A blog by runners. For runners.

Tips for exploring a new city through running

Explore a new city by runningThere are few things that make you feel more in touch with a city’s pulse than taking a run through it.

Running makes you feel like a local – not like a visitor – and it’s one of the best ways to explore a new city. When you’re running, you don’t have to worry about finding non-touristy restaurants, fitting in with the fashions, or getting scowled at by locals because you’re stopped in the street taking pictures.

You can just observe and take everything in. (And perhaps enjoy some quality alone time.)

That said, it can be intimidating to set out on a run in a new city – a place you don’t know very well or at all.

Here are ways to make it easy, enjoyable, and safe:

  • Study the map. Before going for a run in a new place, familiarize yourself with the surrounding area. Find routes to follow on WalkJogRun or create your own. Look for big streets (for ease and safety), parks (for enjoyment), and long stretches of road (the fewer turns you make, the less likely you’ll get lost). In addition, you can always reach out to a local running store or club for a map of routes – or just ask your hotel concierge.
  • Do your research. While in some cities, running may not just be a part of the culture, in others it may be flat out disrespectful and/or dangerous. Make sure you research the local customs to ensure your safety.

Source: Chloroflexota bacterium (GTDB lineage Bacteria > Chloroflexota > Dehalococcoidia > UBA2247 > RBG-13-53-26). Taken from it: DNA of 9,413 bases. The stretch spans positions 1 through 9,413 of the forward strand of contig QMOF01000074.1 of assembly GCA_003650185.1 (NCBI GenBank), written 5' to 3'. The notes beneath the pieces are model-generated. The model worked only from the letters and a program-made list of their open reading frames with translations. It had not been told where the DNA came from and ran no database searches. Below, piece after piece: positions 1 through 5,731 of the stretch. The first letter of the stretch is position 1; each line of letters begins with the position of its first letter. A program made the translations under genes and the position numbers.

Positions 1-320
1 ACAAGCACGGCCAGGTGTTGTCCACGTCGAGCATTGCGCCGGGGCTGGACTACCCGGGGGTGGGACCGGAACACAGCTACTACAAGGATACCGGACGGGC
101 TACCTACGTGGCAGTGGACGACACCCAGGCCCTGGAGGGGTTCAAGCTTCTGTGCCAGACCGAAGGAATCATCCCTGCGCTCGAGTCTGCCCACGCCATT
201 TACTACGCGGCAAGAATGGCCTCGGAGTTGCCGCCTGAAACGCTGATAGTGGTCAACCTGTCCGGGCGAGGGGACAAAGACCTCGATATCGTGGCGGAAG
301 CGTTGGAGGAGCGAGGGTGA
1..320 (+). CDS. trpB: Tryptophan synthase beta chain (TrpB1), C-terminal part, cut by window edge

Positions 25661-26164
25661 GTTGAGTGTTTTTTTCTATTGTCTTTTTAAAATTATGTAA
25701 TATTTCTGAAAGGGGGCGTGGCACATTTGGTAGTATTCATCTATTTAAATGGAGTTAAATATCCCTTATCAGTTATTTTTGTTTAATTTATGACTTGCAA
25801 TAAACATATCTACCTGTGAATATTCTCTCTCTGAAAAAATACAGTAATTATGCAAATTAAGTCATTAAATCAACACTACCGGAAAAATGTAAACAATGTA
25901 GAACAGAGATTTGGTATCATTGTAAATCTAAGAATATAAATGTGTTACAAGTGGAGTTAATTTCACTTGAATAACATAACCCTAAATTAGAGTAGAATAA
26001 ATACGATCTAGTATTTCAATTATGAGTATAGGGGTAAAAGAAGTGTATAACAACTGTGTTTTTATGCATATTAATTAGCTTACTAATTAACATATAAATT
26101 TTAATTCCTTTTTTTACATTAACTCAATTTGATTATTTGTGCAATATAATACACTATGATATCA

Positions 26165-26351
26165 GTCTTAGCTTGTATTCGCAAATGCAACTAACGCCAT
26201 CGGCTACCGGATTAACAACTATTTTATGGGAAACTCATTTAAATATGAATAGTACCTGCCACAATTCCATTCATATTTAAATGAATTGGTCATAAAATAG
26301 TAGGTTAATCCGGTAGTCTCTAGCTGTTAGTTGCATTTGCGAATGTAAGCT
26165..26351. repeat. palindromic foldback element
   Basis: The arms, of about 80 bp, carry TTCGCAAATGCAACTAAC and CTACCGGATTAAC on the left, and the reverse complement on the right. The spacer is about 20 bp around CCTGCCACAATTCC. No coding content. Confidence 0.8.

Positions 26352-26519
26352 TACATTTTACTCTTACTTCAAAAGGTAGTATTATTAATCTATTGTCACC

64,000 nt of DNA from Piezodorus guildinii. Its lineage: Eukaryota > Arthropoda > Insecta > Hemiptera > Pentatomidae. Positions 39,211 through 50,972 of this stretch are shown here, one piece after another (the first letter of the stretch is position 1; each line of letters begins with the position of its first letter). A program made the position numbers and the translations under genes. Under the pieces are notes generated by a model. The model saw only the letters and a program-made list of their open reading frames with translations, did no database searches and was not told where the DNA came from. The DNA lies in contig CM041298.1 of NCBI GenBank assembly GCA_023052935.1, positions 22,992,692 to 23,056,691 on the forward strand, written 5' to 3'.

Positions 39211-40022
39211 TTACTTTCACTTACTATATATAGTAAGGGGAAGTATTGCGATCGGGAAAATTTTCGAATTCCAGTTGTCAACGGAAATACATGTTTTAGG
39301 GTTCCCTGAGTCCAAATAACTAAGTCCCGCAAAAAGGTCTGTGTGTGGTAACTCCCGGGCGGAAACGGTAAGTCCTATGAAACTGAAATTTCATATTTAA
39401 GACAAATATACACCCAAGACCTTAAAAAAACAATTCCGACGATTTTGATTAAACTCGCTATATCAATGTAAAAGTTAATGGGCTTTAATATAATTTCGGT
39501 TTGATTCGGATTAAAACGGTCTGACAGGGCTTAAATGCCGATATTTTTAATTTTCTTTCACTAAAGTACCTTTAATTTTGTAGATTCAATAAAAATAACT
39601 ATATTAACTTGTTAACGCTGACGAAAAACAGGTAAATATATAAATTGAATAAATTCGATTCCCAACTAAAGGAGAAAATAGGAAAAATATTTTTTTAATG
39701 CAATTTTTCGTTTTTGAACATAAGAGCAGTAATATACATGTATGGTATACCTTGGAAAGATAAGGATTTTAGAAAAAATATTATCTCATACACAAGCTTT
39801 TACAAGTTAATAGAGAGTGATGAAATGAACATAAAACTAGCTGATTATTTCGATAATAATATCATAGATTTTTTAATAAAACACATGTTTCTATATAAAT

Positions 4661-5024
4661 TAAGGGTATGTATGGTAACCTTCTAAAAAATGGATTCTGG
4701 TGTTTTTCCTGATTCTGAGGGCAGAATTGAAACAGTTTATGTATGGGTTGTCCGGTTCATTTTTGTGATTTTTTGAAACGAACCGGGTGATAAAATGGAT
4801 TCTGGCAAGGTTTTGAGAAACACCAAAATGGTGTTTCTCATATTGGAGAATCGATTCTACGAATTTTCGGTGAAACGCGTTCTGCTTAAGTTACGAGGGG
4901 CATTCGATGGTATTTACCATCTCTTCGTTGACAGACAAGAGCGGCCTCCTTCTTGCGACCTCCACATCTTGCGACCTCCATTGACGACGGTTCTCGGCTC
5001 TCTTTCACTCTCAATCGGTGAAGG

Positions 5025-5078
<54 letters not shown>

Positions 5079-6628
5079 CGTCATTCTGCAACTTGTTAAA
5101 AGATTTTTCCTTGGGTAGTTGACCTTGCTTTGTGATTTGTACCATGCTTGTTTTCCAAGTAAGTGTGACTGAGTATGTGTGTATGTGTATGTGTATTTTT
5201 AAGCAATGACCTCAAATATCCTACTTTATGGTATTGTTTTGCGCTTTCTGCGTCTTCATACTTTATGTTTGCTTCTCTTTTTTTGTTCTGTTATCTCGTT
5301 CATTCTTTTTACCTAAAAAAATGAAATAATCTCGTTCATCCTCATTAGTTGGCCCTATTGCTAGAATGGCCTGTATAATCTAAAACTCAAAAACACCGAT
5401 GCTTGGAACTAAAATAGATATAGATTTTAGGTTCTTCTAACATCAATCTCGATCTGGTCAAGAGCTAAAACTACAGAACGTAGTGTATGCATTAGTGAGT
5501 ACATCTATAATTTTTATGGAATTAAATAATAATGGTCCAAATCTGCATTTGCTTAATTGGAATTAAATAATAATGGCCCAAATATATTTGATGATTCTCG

• Unplug … Now is the time to run without music. In a place where you may not know all the potential hazards, it’s safer and it allows you to better absorb your surroundings.
  • … But don’t forget your phone. Just because your earbuds aren’t in, doesn’t mean you should leave the phone at home. Your phone will be extremely helpful on your runs in a new city – especially if you go off your planned route, get lost, or need to call a cab.
  • Take some cash. You may be prepared and think you know the city like the back of your hand, but you never know when you might need to catch a cab home or buy a bottle of water.
  • Get going early. Even if you’re not normally a morning runner, it’s to your advantage to go for a run in the morning when exploring a new place. Not too early – that can be unsafe – but before the morning rush of cars, bikers, tourists, and onlookers take over the streets. Around 7 a.m. is usually the sweet spot.
  • Go to the touristy places. As a runner, you stand out less in most places than if you are a tourist. Use this to your advantage to explore the major attractions – or to just scope out the entrances to the ones you can’t enjoy from the outside. Then, when you come back as a pedestrian, you can look like you know what you’re doing and you’ll waste less time figuring out your way around.
  • Take it down a notch. A new city is a new environment so prepare for a slower pace and an adjustment period. Don’t expect to run as far or as fast as you do at home, and don’t beat yourself up if you have to finish a run early or take a bus back to your hotel. Plus, by keeping your first few runs easy, you’ll be better able to look around and take in your new location.
  • Follow your nose. Sure, it’s important to plan out a route in advance, but also make sure to give yourself creative license once you’re actually out there. Follow your gut – or anything that seems interesting or exciting. Exploring a new city should be fun! This is how you stumble on amazing places to check out later.

There’s a certain thrill in going for a run in a new city, and it adds a special element of exploration and enjoyment to any trip. So pack those running shoes and see where your feet take you!

What tips do you have for running in a new city?

Written by Varia Makagonova


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